More reports on: Soft drinks, Marketing

Diet Coke, Coke Zero to regain splash of original red

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21 April 2016

Fans of Diet Coke - an increasingly shrinking populace - might hunt in vain next time they look for it, because the drink's distinctive silver packaging won't be around for much longer.

Coca-Cola has announced a shift in branding that focuses on redesigning the cans of Diet Coke, Coke Zero and the Stevia-sweetened Coke Life to contain more of the brand's red colouring. Each of the new cans and bottles maintains a splash of their original colours - silver for Diet Coke, black for Coke Zero and green for Coke Life - but heavily features the ''Red Disc,'' which was introduced in January as part of the ''Taste the Feeling'' campaign. Essentially, it's a circle that's the same hue of red long associated with original Coke.

It's part of an ongoing battle to combat shrinking soda sales in the US.

Last year, The New York Times reported that sales of full-calorie soft drinks, such as the original Coca-Cola, fell by more than 25 per cent, calling it the ''single largest change in the American diet in the last decade''.

In fact, soft drink consumption in general is at a 30-year low, Vox reports.

Low- or no-calorie offerings held up a bit better, actually skyrocketing by more than 30 per cent to $8.5 billion in sales in the first decade of the new millennium. But sales slid down by 20 per cent from 2010 to 2014, The Washington Post reported. They're projected to continue dropping dramatically, shrinking from a high of $8.5 billion of sales to $5.8 billion in 2019.

That trend is continuing. In fact, in 2015 Diet Coke saw a 6 per cent drop in first-quarter volume compared to the same period in 2014, according to Fortune. And Advertising Age recently reported that 2015 was the tenth straight year of declining sales volumes for major no-calorie soda brands.

''Consumers' attitudes towards sweeteners have really changed,'' Howard Telford, an industry analyst with Euromonitor, told The Washington Post in 2015. ''There's a very negative perception about artificial sweeteners. The industry is still trying to get its head around this.''

In an odd reversal, though, original Coke sales rose by 1 per cent, Mashable reported.

And that's after the company came under scrutiny last year for donating to nutritional science nonprofits which spread the idea that obesity wasn't caused by consuming unhealthy foods or sugary drinks.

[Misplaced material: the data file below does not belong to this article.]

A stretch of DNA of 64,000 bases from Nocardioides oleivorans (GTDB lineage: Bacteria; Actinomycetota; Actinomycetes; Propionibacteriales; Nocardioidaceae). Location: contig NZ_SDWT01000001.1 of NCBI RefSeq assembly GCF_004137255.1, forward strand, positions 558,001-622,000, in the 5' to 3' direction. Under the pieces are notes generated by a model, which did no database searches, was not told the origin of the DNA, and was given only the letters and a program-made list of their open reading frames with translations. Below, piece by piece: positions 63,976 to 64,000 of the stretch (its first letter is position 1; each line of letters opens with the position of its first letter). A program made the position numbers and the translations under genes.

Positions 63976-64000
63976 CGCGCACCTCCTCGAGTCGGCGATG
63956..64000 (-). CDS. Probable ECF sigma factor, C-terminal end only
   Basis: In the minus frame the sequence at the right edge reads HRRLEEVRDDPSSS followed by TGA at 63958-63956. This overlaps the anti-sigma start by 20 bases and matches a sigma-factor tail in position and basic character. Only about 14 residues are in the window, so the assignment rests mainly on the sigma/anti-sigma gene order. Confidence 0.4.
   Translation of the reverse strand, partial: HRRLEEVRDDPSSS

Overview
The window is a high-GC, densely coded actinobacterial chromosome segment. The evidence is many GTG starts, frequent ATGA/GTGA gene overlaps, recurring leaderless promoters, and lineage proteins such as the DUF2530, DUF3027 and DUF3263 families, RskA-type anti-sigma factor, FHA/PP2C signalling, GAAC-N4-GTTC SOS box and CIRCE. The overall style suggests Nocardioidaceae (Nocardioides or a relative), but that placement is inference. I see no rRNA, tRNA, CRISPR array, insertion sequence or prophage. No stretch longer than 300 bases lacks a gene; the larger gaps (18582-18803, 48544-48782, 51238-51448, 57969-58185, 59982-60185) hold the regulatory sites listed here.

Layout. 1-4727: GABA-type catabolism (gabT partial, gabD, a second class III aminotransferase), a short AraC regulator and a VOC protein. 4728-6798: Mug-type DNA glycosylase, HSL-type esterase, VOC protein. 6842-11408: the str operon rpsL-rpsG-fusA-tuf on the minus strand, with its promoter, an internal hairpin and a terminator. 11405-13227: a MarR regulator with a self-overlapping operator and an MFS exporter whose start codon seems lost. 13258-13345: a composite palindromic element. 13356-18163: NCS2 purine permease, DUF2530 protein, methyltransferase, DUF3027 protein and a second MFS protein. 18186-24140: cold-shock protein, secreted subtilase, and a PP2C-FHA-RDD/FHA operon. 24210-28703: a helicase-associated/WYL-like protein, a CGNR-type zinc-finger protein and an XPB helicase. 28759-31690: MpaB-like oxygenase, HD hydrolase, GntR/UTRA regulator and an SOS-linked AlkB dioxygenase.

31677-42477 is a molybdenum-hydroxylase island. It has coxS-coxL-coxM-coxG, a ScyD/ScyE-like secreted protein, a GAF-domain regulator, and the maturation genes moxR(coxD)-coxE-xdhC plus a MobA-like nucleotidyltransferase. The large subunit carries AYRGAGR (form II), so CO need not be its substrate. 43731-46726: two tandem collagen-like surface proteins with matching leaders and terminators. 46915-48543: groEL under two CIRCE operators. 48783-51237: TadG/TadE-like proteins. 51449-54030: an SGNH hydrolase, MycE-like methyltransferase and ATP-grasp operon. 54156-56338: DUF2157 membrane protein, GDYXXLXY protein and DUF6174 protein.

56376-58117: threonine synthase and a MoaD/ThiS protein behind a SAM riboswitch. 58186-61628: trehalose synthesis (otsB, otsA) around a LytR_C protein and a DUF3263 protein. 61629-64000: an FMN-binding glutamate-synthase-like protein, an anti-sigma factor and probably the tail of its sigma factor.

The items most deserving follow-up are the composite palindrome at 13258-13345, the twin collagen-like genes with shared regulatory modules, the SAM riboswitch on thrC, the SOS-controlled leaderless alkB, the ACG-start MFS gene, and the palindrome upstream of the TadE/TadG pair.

''Coca-Cola's sales are slipping, and there's this huge political and public backlash against soda, with every major city trying to do something to curb consumption,'' Michele Simon, a public health lawyer, told The New York Times in a blog post titled ''Coca-Cola Funds Scientists Who Shift Blame for Obesity Away From Bad Diets.''

''This is a direct response to the ways that the company is losing. They're desperate to stop the bleeding,'' Simon also told the Times.

The week's release from Coca-Cola states the rebranding is aimed at using ''one visual identity system,'' but the new branding also happens to make all Coke cans look more like the traditional, sugar-laden version that seems to be experiencing a small increase in sales.

This photo provided by The Coca-Cola Company shows the new appearance of Coca-Cola bottles. Coca-Cola says it is giving cans and bottles of its flagship sodas a makeover, with plans to unify the appearance of regular Coke, Diet Coke, Coke Zero and Coke Life.

The new cans and bottles will roll out in Mexico during the first week of May, and similar versions should appear in supermarkets around the world during the rest of 2016 and 2017, according to a press release.

''Packaging is our most visible and valuable asset,'' Marcos de Quinto, Coca-Cola chief marketing officer, said in the release.

And it's likely true. Altering the drink's packaging has worked in the past. When the company began prominently featuring random person's names (such as ''Daniel,'' Melinda'' or ''Tyler'') in 2015 as part of its ''Share a Coke'' campaign, sales of its 20-ounce bottles rose by more than 19 per cent, AdWeek reported.





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